Gaballi is just one of several discount food ministries that has stepped up to provide discount groceries since Angel Food Ministries shut down in September. What makes Gaballi unique, however, is that, in addition to providing food at a much more affordable rate, they also provide their members with the opportunity to earn free food.
Gaballi launched in September, and although its launch coincided with the closing of AFM, the company's CEO says it was just God's timing.
“It's almost like the day we started to promote was the day they were closed down,” said Colin Farnum, the company's CEO, in an interview with The Christian Post on Friday. Instead of selling food at wholesale costs to chain stores, which then mark up the prices to sell to consumers, Farnum says Gaballi buys products directly from farmers and sells directly to consumers.
By making sure the food changes hands less frequently, the ministry is able to sell it at costs that are 30 to 70 percent less than retail stores. Farnum says the ministry specializes in fresh fruits and vegetables but, because of customer demand, it has also developed relationships with meat and poultry farmers. Starting in December it will also be selling non-perishable food items.
"The members dictate where we're going, we don't dictate to them. We really need to have what they want," said Farnum.
When Gaballi was being developed, its leaders studied AFM to compare products and prices, and Farnum says even those who were getting discounts through AFM weren't getting the best deal.
"I really don't understand for years and years why all these people were paying these high prices to Angel Food. I still can't get over it,” he said. “They claim that it was a good price, but it was very misleading in terms of the way that they promoted the items, and you need to be able to be a little more transparent when you're selling to a consumer."
He estimates that some of Gaballi's food is sold at prices 30 percent lower than what AFM sold it for.
AFM's closing in September was disappointing to the nearly 500,000 families nationwide that purchased from the ministry every month, especially for those who depended on the cheap food to survive.
The charity blamed the struggling economy for the shutdown, though many wondered if the questionable financial practices of AFM's founders, Joe and Linda Wingo, played a part in the ministry's closing. The Wingos are currently the focus of an ongoing FBI investigation that dates back to 2009.
While some food ministries took advantage of AFM's closure by hiring its former employees, Farnum says he only hired a few because he wanted to take a different approach.
“We don't want their mentality over here, because we have a totally different mentality,” he said.
Marnie Howard, Gaballi's Florida director of sales and outreach manager for southern Florida, says Gaballi is unique because both host sites and members can earn free food for referring others to the ministry.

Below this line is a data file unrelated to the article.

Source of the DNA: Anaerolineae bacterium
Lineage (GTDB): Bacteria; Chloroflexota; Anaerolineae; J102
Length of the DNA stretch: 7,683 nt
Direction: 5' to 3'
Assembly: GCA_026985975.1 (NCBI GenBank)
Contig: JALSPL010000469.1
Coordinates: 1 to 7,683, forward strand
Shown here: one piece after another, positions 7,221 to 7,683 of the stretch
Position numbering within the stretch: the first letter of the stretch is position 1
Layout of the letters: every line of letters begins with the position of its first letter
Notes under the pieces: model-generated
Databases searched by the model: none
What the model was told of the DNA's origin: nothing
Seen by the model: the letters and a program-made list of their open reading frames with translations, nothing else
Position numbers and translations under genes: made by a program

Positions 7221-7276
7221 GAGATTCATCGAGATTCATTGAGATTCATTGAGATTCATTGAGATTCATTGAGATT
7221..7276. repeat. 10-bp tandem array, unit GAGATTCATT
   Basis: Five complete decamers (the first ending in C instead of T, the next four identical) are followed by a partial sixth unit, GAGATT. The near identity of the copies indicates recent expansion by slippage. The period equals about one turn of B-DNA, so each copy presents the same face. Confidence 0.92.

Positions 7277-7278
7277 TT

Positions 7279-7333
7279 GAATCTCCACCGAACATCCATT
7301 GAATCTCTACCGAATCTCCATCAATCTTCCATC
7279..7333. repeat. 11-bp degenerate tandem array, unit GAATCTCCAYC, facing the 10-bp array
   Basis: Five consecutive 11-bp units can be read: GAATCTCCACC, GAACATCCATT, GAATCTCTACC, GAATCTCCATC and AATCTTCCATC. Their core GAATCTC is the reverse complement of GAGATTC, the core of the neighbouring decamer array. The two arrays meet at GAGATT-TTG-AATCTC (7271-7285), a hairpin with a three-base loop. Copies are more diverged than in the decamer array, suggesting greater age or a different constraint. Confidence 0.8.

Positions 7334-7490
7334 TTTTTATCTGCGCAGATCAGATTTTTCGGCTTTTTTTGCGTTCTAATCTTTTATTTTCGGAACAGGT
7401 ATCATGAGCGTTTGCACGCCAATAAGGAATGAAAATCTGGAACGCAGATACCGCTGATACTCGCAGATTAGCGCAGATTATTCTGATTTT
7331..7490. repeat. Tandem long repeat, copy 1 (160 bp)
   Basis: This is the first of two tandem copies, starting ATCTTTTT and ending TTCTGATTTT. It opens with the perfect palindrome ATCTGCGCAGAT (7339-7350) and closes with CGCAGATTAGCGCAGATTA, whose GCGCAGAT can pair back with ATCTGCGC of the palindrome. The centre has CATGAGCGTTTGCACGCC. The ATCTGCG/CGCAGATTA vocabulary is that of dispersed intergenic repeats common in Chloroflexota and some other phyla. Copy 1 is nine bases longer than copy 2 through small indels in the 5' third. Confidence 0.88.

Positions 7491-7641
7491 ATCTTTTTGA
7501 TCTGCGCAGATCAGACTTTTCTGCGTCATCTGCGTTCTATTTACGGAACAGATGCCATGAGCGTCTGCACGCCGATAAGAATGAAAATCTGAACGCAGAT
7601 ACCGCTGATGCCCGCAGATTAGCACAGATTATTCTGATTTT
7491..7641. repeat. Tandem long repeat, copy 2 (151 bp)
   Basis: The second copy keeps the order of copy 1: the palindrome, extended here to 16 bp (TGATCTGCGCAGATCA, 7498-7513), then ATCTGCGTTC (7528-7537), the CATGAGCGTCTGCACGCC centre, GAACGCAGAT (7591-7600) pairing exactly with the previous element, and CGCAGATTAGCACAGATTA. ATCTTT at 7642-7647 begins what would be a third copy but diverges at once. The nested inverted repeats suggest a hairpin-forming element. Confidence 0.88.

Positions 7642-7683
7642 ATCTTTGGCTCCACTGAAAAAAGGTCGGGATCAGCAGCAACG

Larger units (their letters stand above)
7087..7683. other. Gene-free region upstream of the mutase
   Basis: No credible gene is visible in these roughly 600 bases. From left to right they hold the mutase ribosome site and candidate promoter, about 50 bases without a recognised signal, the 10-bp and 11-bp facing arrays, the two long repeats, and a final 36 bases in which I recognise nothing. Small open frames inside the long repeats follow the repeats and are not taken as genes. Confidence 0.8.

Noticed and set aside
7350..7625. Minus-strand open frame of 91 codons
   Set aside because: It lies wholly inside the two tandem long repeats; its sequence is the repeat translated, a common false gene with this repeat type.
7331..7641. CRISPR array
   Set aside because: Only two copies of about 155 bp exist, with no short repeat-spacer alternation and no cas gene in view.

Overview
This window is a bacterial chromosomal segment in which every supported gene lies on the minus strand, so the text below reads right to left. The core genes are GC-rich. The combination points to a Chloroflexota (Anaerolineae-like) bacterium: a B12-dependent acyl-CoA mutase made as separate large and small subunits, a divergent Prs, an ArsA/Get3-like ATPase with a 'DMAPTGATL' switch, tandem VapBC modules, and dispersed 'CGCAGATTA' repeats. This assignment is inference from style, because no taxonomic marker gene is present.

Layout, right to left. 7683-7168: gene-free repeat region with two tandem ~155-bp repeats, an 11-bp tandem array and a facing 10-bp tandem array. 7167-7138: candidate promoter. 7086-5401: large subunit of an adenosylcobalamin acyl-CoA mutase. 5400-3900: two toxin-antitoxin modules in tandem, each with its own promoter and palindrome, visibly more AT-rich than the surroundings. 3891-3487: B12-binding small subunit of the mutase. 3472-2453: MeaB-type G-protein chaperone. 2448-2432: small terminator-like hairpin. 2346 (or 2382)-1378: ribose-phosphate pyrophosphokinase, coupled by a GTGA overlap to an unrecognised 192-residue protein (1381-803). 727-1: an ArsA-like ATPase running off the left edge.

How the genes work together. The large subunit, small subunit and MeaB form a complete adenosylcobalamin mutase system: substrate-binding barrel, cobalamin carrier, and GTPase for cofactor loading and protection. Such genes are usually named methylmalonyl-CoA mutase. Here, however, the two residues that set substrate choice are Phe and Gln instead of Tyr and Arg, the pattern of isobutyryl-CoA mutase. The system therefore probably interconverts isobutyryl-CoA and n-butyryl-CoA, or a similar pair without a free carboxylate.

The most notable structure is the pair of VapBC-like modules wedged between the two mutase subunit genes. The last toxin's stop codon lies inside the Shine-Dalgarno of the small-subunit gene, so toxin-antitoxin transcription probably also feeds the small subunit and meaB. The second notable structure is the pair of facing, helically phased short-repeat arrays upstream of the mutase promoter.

“We have better prices, better quality and we offer a program where everyone involved can earn free food,” she said. Like AFM, Gaballi also gives its host sites – the churches and nonprofit organizations that distribute the food to individuals – one dollar per box of food distributed through the site.
Unlike AFM, however, Gaballi is a for-profit company. Its leaders say they can help people without taking advantage of government assistance or donations.
“We're a for-profit for nonprofits,” Howard said. “We're only helping nonprofits. We're helping get the food to where it needs to go the most. Those are the people that are hands on, really giving it to the right people.”
There are over 80 host sites currently signed up to receive and distribute food from Gaballi. Howard says most of the sites are in Florida and Ohio, but the company plans to distribute nationwide and already has host sites planned for California, Arizona, Vermont, Maine and other states as well.
Pastor Tom Almond, Gaballi's outreach minister for central Florida, says the current economy has forced some people to have to choose between food and medicine with the little money they have, but Gaballi is helping to ease that burden.
"It's giving them a hand up and giving them encouragement to be able to stretch their dollars," he said. Almond's job is to support the churches that want to become host sites, and to teach them how to minister to their communities through the program. He is also the senior pastor of a church that serves as a host site for the ministry.
The number one benefit of being able to feed needy people, he says, is the opportunity it gives host sites the opportunity to share the Gospel message with them.